Centre for Data Ethics and Innovation publishes interim reports on its two major reviews into online targeting and bias in algorithmic decision-making

The CDEI has published interim reports setting out its approach to exploring the issues of online targeting and bias in algorithmic decision-making. The reports also detail progress to date and the Centre’s emerging insights.

In 2018, the Government consulted on the CDEI and proposed six themes where it could undertake projects to strengthen the governance of data-driven technology. These were: targeting, fairness, transparency, liability, data access, and intellectual property and ownership. Of these, two areas, targeting and fairness, were identified as requiring immediate attention.

The focus of the reviews was agreed with Government as being “online targeting” and “bias in algorithmic decision-making”. These two issues were seen as important given the impact that data-driven technology is having on individuals and society now in relation to both targeting and bias coupled with the need to better understand the governance in both these areas.

The CDEI says that the interim reports are intended to provide an update on its progress to date. The reviews have been informed by:

  • research undertaken by the CDEI’s policy teams;
  • stakeholder engagement with government, regulators, industry and the public;
  • calls for evidence; and
  • landscape summaries, carried out by academics to assess the academic and policy landscape in each of these areas.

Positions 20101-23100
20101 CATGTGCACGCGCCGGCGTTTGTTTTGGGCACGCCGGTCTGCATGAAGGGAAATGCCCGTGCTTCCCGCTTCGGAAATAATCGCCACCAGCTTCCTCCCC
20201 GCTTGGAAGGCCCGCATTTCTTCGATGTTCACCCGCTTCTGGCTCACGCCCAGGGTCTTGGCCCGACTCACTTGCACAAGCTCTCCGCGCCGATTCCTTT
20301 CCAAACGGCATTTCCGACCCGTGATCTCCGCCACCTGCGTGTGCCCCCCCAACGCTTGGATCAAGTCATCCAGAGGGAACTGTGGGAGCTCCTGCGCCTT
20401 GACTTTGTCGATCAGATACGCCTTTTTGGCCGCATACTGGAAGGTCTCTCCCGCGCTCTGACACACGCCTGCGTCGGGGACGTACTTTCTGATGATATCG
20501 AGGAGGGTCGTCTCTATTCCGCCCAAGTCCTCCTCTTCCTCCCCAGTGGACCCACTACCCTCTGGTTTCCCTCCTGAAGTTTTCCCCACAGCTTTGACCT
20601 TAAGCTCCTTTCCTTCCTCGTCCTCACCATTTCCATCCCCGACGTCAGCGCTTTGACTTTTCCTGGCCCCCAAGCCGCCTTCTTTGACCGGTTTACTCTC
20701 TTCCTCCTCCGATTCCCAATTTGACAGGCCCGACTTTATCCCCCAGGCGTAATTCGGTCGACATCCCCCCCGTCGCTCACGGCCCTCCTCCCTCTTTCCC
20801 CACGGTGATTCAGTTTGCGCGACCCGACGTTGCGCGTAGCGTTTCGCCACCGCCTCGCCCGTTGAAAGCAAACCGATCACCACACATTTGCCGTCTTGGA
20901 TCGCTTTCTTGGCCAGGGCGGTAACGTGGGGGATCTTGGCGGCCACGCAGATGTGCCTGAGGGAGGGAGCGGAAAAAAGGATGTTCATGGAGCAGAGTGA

The CDEI says that it has purposely taken different approaches to the reviews: the targeting review focuses on specific themes within online targeting and the bias review focuses on specific sectors.

At the highest level, the reviews address the following types of questions:

  • where is the use of technology out of line with public values or the norms defined by our laws and regulations?
  • where can technology positively reinforce these values and address societal issues?
  • where does law and regulation need to be strengthened? Where might existing rules hinder positive innovation? Where do regulators need new skills and capacities to address issues?
  • how can ethics be built into innovation and innovation be directed towards supporting ethics?
  • where are we failing to make use of the benefits of data-driven technology because we have failed to resolve ethical tensions or provided sufficient clarity to innovators?

As well as these two major reviews, the CDEI is working on:

  • a series of snapshot papers on deep fakes, AI and insurance, smart speakers and facial recognition technology to be published from late August 2019;
  • a report on ethical frameworks for data sharing, published in autumn 2019; and
  • a further series of snapshot papers for publication from January 2020.

To read the CDEI’s update in full and for links to the interim reports, click here.